As one might imagine, a lot of preparation is needed to receive a nine-ton delivery or two. So when Seneca Park Zoo confirmed that Moki and Chana, two 9,000 pound African elephants, would be arriving in mid-April to join Genny C and Lilac, there was a great deal of planning to be done by the staff.
The Zoo has a large, modern facility capable of holding up to five elephants, but some of the holding areas still needed to be modified. Moki and Chana will be managed in restricted contact, so special barriers were put in place to facilitate this management style.
Closed-circuit cameras have been installed so that staff can record Moki and Chana’s behavior and interactions with Genny C and Lilac around the clock. The behavior of all four female elephants will be closely studied by staff to determine how best to physically introduce them to each other.
The food supply for elephants will be doubled. That means deliveries of 1,200 pounds of grain, 1,200 pounds of fresh produce and 360 bales of hay each month.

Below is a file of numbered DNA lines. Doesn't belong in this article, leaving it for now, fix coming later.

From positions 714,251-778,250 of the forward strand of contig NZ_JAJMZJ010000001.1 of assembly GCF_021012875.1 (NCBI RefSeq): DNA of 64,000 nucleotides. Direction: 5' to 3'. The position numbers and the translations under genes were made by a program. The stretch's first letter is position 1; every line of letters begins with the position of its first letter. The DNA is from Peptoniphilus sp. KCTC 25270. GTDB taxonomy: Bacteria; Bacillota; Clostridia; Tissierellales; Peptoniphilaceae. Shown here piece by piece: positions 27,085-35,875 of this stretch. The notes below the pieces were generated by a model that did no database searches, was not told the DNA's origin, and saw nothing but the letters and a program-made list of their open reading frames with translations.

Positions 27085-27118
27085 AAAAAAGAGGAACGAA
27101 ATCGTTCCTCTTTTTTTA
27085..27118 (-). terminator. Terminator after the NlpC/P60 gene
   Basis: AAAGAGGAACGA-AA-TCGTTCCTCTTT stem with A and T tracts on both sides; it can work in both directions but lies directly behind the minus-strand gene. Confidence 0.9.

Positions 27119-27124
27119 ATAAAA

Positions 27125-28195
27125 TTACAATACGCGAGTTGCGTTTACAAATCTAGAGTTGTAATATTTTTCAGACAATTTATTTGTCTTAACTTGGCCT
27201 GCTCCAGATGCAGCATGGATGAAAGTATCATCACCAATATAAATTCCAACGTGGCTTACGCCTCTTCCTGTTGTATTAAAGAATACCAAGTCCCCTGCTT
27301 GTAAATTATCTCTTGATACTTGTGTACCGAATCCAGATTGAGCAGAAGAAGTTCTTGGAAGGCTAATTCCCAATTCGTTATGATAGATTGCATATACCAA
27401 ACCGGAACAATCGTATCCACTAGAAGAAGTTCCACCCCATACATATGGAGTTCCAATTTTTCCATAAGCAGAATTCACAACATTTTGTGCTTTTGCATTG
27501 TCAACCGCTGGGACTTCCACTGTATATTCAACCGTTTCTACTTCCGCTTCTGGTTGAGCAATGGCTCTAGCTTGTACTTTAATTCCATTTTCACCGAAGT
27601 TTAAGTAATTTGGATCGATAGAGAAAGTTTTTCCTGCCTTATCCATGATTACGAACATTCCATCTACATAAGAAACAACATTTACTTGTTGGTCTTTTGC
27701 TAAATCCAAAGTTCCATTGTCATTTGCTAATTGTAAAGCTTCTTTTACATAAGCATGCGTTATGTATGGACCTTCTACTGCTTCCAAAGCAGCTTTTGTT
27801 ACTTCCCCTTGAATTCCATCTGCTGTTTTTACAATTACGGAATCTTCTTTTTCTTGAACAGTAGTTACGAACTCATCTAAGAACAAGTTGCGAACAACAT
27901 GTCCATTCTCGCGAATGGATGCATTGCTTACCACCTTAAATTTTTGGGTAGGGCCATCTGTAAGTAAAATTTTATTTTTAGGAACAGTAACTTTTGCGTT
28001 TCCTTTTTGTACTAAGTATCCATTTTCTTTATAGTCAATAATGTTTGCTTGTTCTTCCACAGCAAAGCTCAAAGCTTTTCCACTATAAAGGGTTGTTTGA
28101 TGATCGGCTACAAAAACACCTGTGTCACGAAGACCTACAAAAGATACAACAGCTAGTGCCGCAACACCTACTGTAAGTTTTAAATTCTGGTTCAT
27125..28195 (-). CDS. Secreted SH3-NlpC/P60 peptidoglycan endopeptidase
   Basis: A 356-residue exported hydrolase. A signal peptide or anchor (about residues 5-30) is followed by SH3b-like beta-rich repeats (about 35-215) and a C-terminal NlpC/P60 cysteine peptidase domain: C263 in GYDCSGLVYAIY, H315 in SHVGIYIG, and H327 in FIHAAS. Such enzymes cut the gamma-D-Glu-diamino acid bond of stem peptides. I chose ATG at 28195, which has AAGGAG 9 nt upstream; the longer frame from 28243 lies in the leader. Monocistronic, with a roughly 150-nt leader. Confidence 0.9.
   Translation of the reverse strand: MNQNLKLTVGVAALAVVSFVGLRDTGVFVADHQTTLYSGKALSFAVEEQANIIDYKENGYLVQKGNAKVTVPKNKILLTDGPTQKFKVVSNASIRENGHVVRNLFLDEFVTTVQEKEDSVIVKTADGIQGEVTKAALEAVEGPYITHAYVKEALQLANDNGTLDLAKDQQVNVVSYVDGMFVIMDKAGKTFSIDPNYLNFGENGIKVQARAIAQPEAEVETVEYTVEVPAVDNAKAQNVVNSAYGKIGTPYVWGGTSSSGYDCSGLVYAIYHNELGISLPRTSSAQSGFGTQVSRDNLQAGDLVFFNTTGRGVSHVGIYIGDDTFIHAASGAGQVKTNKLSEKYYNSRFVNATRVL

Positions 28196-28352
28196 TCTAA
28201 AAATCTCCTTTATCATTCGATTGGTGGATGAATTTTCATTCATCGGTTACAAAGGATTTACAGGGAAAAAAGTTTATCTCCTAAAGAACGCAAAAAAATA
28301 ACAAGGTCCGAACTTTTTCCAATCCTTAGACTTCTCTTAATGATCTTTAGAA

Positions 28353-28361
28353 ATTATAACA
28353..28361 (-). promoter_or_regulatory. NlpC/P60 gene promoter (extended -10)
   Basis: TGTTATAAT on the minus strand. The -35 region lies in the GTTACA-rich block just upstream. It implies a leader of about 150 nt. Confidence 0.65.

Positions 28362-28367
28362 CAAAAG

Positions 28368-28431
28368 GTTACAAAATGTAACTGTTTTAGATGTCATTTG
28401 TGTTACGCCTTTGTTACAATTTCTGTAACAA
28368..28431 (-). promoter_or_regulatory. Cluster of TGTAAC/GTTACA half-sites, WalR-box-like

The most exciting part of the preparation was to actually visit with Moki and Chana at their then-current home, Jacksonville Zoo and Gardens in Florida. In March, Elephant Manager Lindsay Brinda and I each had the opportunity to spend a few days in Jacksonville to get to know the elephants and learn how the staff there cares for them. Jacksonville Zoo welcomed us and allowed us to work closely with them as they shared training techniques, husbandry methods and personality profiles of the elephants.
Moki and Chana have been at Jacksonville Zoo for nine years, and their keepers are understandably deeply attached to them. One of the most difficult aspects of being a zoo keeper is sometimes having to say goodbye to animals that you have dedicated yourself to caring for, protecting, loving and sometimes fighting for. The Jacksonville staff are true professionals, though, and shared every bit of knowledge they had to ensure that Moki and Chana could have the same high level of care when they arrived at Seneca Park Zoo.
On your next visit to the Zoo, be sure to see our newest and biggest additions, and think about what it took to get them here. Believe me, it was all worth it!
– Mary Ellen Sheets, Elephant Handler